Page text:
Atlas F1   Taking the Lid Off F1

Formula One Technical Analysis

  by Will Gray, England

Atlas F1 presents a series of articles by certified engineer Will Gray, that investigates in greater depth all the technical areas involved in design, development, and construction of a Formula One car.

Part 3: Performance Requirements

Speed depends on the dynamics of the car - or how smoothly and efficiently it can weave its way around the set of corners we call the race-track. In driving the car, the Damon Hills and Michael Schumachers of this world must use the car to its limits. In designing it, the talents of Adrian Newey and the like are are used to make that car the best. But what is the best - what do we want from a race-car?

Hakkinen and NeweyEveryone who has driven a single seater of any form will immediately single out one criterion: acceleration and deceleration. It is the first thing that strikes you when you step into one of these machines, but nothing can prepare you for the might of an F1 car - even F3000 drivers are amazed when they step into one for the first time. If a car can accelerate fast, it will get away from its competitors, simple as that.

But there are many of factors which determine that all important '0-100' time. The weight is a major factor - a light car has less weight to move, so will accelerate faster. With F1 rules, the weight limit is such that most teams need to use ballast to meet the minimum weight. That makes fuel strategy even more important - an empty tank makes a car much lighter than one on full fuel, so making two or three stops affects the weight of the car, thus the acceleration, and therefore the eventual lap time achieved.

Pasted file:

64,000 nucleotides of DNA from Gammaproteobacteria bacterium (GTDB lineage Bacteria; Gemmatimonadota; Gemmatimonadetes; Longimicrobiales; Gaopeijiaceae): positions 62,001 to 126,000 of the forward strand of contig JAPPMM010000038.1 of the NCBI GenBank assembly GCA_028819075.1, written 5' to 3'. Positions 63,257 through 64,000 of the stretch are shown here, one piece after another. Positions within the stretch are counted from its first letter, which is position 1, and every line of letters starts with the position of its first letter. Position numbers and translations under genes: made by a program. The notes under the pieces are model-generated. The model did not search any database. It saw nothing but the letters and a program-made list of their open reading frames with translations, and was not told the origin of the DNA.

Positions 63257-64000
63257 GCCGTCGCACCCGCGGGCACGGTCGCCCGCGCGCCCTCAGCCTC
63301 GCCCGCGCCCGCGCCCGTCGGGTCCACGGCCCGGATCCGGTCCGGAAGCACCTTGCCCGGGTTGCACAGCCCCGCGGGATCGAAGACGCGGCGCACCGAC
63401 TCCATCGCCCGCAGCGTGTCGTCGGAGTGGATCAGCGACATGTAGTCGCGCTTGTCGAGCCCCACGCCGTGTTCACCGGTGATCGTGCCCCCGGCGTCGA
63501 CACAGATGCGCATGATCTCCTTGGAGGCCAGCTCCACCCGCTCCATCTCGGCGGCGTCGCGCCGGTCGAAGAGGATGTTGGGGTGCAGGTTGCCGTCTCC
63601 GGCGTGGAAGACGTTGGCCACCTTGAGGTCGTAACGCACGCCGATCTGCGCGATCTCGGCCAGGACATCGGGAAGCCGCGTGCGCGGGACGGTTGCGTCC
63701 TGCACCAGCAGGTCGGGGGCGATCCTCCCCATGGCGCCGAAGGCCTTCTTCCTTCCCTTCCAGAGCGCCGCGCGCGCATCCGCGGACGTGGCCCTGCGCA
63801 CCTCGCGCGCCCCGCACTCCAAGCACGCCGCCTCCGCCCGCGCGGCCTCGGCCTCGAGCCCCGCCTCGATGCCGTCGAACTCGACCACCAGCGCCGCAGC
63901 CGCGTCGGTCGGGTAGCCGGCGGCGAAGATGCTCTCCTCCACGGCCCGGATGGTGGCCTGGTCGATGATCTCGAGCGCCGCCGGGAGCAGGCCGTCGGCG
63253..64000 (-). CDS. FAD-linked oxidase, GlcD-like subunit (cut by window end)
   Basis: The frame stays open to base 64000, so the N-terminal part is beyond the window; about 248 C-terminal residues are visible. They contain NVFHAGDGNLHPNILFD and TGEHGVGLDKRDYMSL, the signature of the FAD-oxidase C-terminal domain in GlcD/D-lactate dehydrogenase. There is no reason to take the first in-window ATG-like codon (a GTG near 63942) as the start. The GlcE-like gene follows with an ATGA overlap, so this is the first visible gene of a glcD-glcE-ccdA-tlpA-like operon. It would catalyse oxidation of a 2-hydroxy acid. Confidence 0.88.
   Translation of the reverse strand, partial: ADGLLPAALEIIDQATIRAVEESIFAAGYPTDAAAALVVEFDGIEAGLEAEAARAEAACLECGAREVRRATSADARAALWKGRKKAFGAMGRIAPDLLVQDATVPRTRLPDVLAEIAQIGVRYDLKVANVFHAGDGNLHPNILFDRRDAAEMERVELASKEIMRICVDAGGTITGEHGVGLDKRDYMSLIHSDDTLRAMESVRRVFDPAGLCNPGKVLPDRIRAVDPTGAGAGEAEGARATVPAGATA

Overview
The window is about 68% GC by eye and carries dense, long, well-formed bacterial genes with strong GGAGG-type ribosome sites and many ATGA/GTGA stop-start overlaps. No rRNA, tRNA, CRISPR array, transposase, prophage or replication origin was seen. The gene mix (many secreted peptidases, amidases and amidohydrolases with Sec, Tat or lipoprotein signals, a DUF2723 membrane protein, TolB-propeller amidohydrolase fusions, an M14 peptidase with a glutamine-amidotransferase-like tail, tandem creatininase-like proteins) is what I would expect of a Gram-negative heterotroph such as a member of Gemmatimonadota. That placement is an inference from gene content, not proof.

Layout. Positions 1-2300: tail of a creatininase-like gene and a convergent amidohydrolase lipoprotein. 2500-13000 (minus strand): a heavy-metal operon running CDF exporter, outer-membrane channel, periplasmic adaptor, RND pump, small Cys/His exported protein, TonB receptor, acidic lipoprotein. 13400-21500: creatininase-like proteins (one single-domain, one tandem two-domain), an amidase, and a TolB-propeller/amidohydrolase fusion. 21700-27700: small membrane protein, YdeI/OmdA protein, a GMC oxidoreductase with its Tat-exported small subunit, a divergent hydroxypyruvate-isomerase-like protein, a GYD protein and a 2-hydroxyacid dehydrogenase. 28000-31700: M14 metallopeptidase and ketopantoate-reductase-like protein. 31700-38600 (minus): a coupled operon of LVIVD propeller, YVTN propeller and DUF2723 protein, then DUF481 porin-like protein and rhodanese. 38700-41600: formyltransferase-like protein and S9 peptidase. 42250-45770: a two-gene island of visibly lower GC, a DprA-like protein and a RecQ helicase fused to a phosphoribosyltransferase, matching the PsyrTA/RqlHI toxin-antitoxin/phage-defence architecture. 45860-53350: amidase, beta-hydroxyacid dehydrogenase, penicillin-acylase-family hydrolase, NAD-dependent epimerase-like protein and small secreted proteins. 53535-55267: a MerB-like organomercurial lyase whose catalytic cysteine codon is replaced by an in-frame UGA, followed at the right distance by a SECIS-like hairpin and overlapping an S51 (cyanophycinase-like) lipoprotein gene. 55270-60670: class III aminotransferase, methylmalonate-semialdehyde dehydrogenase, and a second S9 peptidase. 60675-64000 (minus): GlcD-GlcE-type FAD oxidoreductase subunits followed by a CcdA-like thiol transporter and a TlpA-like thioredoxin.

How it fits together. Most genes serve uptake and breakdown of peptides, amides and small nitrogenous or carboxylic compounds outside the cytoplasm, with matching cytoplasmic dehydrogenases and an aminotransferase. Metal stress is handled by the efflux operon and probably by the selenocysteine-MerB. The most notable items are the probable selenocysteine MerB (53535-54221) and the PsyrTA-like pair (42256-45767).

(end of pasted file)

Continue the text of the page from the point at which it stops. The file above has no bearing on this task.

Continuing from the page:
A car at any weight, however, will need an engine with good low-end power to accelerate quickly and some good rubber to get the power down fast. Braking is a method of taking off speed by converting the kinetic, or movement, energy into heat in the brakes and tyres. Adding fuel adds weight to the car, a Ferrari pitstopIt is acceleration in reverse, and so retardation speed has the same requirements as acceleration. By optimising all these factors, an F1 car will go from 0-100-0 in about six, yes, six seconds!

Top speed is again determined by the factors above, but the main factor which separates the victors from the valiants in this area is the aerodynamic performance - too much drag and you're pulling unwanted air along with you. It is in efficiency where the skills of the aerodynamicist are tested to the full. He must obtain as much downforce as he can without creating too much drag, and slowing the car. Drag, along with engine performance, can lead to some dramatically different top speeds between the leading teams and those towards the back.

However, it is important to note that top speed is important to have, but it's generally more important to get around the corners fast. It is here that the most important Formula One trade-off takes place. Forget all others, this is F1 in a nutshell - Fast or Nimble? To go forward fast, you must aim to minimise drag. To corner fast, you must maximise downforce (to maximise the grip on the racetrack). Unfortunately, downforce comes at a price - the price of additional drag! Cars can be lightening on the straight, yet be a second down on lap time. Why? The engineers haven't balanced the level of downforce and straight line speed required.